[Kyle]: So, the examples of that would be and I encourage all my clients I work with to do this with their kids, sit down, talk about school, you know? So, school year's coming up this next-- We'll probably hit upon this at the end of the summer, but sit down with them. “What classes are you taking? What grades do you want to get? How can we help you achieve those grades?”, right? Not “hey, your class here's what we expect from you. If you get those, you'll get money for those or if you get those, you'll get these privileges”. Instead I think the kid actually wants to be successful and I think if the kid chooses the grades he wants to get, he's more committed to getting them and he also will feel the success of them and also, he's co-creating with you, how to own his own education.


[Sara]: Yeah, it is his education, it's going to be his life.

 

[Sara]: And you're not gonna say “okay, you're 30 years old, get up and go to work” or I hope you're not going to be saying that, but we all have had that experience of feeling like someone's coming into our space and telling us what to do.

 

[Sara]: We don't like it, kids don't like it and to go “well, they're kids and they just need to accept it”. We're just not designed that way, no one likes that and you can feel it. When I heard you talking about it, when you were saying “what grades do you want? What do you want your year to look like? How much is like--”. For a child to hear “oh, it's my year”.


[Kyle]: “I can design it”. Yeah.


[Sara]: “It’s my year. What do I want?”

 

[Sara]: Because kids do, they're so used to grown-ups telling them, we don't often give them space for what they want and then you have some kids with a personality go “well, I’m just going to tell you what I want anyway”, but you have other kids who do lose themselves in that and they do become those people pleasers and we want to create that space, no matter the personality of your child, the temperament. We want to create that space to go “yeah, this is your life, what are you going to have it look like?”.


[Kyle]: Yeah, and I like that word design, “how are you going to design this year?”, you know? “How are you going to create this year for yourself? What kind of friendships do you want to have? How do you get those kinds of friendships?” You know? I want the earlier you can invite your kids into this discussion, where they going back to the wording that they don't have to do things, you're not going to make them do things, you're going to invite them into co-creating how it-- They don't-- So, the freedom with the chores, that's another example of sit down. Like I said, I don't really like the word chores, I think there's just responsibilities around the house that we're choosing to do. So, let's sit down, talk about the things that you would like to do and things how we can share this responsibility together, right? And they're more likely than to be committed and then when they do the dishes, they feel a sense of satisfaction that they chose to do it, they helped. It's not that they did the dishes because they're not going to get an allowance if they don't or they're not going to get screen time if they don't, they chose to do it.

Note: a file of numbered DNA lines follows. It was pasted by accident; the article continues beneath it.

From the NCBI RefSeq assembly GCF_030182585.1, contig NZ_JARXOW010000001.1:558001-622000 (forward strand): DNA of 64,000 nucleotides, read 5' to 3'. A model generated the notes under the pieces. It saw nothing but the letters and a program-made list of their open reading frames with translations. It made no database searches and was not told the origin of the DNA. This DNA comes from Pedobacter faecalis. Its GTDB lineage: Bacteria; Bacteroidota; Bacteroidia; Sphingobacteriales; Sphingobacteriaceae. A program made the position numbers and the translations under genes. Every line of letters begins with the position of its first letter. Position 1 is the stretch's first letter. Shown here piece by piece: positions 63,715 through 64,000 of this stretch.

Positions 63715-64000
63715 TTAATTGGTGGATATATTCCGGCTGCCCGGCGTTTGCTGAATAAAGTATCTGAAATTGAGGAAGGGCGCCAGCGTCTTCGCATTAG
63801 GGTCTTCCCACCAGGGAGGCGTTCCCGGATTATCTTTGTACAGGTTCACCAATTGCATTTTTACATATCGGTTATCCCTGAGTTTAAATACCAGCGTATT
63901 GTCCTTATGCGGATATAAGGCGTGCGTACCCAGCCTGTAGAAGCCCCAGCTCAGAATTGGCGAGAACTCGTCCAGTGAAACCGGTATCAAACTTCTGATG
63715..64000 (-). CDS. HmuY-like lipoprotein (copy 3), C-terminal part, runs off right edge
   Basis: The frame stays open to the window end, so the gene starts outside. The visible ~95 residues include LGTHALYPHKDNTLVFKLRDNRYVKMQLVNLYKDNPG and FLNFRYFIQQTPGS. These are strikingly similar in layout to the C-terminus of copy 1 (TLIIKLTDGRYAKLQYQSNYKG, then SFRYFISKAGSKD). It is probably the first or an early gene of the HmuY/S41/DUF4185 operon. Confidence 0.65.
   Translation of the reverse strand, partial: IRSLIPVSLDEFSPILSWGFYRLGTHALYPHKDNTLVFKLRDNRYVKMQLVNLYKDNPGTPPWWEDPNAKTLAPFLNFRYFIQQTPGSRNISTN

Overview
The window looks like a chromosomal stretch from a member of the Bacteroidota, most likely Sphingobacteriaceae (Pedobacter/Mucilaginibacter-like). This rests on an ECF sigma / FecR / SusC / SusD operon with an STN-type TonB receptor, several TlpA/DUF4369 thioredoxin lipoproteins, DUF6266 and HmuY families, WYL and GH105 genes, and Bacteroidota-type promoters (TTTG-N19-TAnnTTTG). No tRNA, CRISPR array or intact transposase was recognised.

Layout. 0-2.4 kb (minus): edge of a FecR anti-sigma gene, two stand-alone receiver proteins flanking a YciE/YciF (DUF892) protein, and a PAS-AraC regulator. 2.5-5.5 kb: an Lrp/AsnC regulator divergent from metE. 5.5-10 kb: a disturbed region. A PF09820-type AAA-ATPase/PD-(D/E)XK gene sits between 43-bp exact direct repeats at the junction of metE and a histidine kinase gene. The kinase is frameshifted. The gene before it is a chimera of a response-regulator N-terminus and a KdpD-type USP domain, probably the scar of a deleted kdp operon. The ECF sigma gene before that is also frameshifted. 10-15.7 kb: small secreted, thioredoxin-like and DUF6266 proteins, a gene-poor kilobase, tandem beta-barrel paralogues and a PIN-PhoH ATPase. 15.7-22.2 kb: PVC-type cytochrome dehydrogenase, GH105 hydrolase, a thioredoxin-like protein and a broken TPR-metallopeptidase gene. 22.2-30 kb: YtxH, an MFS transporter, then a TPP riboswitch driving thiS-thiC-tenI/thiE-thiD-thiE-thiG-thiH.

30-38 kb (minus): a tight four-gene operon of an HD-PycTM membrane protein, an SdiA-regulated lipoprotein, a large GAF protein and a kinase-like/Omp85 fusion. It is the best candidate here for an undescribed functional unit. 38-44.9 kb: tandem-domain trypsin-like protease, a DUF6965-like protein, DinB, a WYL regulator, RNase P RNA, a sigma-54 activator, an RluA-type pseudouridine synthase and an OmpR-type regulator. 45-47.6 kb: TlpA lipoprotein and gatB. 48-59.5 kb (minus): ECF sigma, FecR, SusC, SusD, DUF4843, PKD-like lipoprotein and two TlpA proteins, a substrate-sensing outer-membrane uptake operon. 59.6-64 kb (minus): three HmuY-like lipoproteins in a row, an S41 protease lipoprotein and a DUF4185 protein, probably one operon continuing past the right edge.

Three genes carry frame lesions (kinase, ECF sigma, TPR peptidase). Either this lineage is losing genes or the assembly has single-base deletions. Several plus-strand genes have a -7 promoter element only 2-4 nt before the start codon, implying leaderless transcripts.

[Kyle]: So, I know a lot of this when I talk to parents, Sara, it's scary. It's scary to buy into this and the kid to believe that they're inviting-- They're afraid their kid will say “no, I don't want to do that” and their kid may do that initially, because the kid thinks “that's the only choice I can say”. Like eventually you're saying it this way--


[Sara]: Well, that’s how it’s used to that other dynamic.


[Kyle]: Yeah, that dance.


[Sara]: You've done that for a really long time, so if you're about to switch this, just know there's going to be this time where your kid child's going to test that. “What do you mean you're not going to control me? Are you sure? I’m going to test that”, you know?


[Kyle]: Yeah, and so, I think it's really important on the responsibilities on the house, around the grades. I’m even thinking what it looks like with screens, you know? Co-creating that and sitting down. “What does it look like to have a healthy relationship with the screens? How much time do you think is appropriate?” Right? And to have that back of what the more you can do that, the more when they go into college, they're not going to be controlled by the screens, because they will have managed it with you hand in hand for about five, six, seven years, you know?